Paul Richards is a younger composer (b 1969) (younger than I am anyway) and judging by his CD Fables, Forms and Fears (Meyer Media MMO7008) one of the more accomplished and interesting of his generation.
The CD presents seven of his compositions, written between 1996 and 2003. They are each in their own way quite eventful and inventive. They range from solo pieces ("The Great Octopus," for solo guitar) to small chamber configurations ("Hypercube" for percussion and piano; "Cypriot Structures" and "Falling On Lobsters in the Dark" for violin, guitar and piano; "Rush Hour" for horn and piano; and "Asphalt Gypsy" for violin and guitar) to larger groupings ("A Butterfly Coughs in Africa" for clarinet choir).
In all of it we hear Richards's own brand of neo-classical modernism, tempered sometimes by the motor-impulsive qualities of minimalism, but sans the repetition. It is music that bears the stamp of very solid compositional craftsmanship but also the lucid spark of inspiration. You do not hear the moments of less-than-inspired passagework that you might in a lesser composer. The thematic material is engaging and the development of it filled with drama and musical logic.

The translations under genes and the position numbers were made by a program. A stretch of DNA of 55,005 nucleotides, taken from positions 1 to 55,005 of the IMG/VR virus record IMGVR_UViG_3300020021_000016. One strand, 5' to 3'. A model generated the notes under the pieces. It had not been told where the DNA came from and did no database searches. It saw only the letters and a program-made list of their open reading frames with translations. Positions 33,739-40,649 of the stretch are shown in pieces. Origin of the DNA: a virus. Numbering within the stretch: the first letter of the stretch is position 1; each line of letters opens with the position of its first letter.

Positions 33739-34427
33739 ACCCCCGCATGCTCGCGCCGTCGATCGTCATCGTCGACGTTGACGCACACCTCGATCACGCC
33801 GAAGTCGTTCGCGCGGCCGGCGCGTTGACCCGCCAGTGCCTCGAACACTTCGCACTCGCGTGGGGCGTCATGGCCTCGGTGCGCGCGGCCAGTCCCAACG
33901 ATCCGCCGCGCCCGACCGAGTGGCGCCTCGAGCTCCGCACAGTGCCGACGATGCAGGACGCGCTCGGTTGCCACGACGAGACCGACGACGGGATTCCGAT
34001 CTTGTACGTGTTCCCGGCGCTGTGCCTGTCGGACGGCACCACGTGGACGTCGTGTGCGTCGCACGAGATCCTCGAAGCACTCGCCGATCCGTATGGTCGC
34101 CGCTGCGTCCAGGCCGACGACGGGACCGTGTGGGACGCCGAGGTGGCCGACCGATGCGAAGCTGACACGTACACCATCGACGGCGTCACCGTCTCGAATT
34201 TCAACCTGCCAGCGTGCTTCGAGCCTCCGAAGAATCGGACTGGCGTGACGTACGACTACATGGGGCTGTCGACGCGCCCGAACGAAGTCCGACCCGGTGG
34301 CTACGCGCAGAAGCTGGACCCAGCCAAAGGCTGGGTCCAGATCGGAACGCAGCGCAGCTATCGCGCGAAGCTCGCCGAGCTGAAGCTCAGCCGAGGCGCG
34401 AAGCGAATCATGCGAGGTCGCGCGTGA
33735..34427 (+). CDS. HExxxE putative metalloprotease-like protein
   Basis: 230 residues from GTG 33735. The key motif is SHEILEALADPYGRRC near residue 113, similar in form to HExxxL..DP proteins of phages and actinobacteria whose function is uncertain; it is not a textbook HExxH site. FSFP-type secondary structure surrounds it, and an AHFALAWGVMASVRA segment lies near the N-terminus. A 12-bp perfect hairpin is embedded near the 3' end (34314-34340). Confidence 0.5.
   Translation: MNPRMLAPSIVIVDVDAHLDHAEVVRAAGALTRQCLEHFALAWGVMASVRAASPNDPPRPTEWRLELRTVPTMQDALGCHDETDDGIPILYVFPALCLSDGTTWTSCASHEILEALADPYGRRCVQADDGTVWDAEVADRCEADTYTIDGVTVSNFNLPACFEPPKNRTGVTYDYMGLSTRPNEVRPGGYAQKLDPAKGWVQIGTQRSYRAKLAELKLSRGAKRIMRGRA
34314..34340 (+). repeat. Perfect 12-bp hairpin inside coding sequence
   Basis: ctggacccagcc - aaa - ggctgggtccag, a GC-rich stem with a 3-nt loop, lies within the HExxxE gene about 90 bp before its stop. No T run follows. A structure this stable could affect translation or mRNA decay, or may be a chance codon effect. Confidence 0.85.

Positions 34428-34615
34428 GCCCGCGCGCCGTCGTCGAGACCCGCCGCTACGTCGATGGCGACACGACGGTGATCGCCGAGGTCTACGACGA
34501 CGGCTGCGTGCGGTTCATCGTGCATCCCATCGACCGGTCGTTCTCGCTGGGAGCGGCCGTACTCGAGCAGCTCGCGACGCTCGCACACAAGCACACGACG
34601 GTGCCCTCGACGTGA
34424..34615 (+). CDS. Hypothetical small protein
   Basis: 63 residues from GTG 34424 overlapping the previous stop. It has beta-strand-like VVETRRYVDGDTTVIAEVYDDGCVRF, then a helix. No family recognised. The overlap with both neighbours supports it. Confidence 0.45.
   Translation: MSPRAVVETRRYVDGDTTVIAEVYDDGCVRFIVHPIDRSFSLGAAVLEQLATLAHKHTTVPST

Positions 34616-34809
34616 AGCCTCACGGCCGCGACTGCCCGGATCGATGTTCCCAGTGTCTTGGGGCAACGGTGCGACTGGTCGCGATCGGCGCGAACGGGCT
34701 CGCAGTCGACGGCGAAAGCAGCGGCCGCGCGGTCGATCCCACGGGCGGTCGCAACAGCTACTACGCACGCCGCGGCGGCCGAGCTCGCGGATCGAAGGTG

The artists involved in these recording acquit themselves very well. There are some excellent performances all around. The Duo 46 configuration of Matthew Albert Gould on guitar and Beth Ilana Schneider-Gould on violin, with or without the addition of Nathanael May at the piano, gives character and well-executed dynamics to the pieces they grace. But everyone puts in sympathetic readings, from Kenneth L. Broadway on percussion and Paul Basler on horn to the piano work of Kevin R. Orr and the University of Florida Clarinet Choir.
This may have been out for a few years, but it's well worth tracking down if the music-as-described sounds interesting to you. It's a CD that does not stint on musical content, yet has much charm as well.
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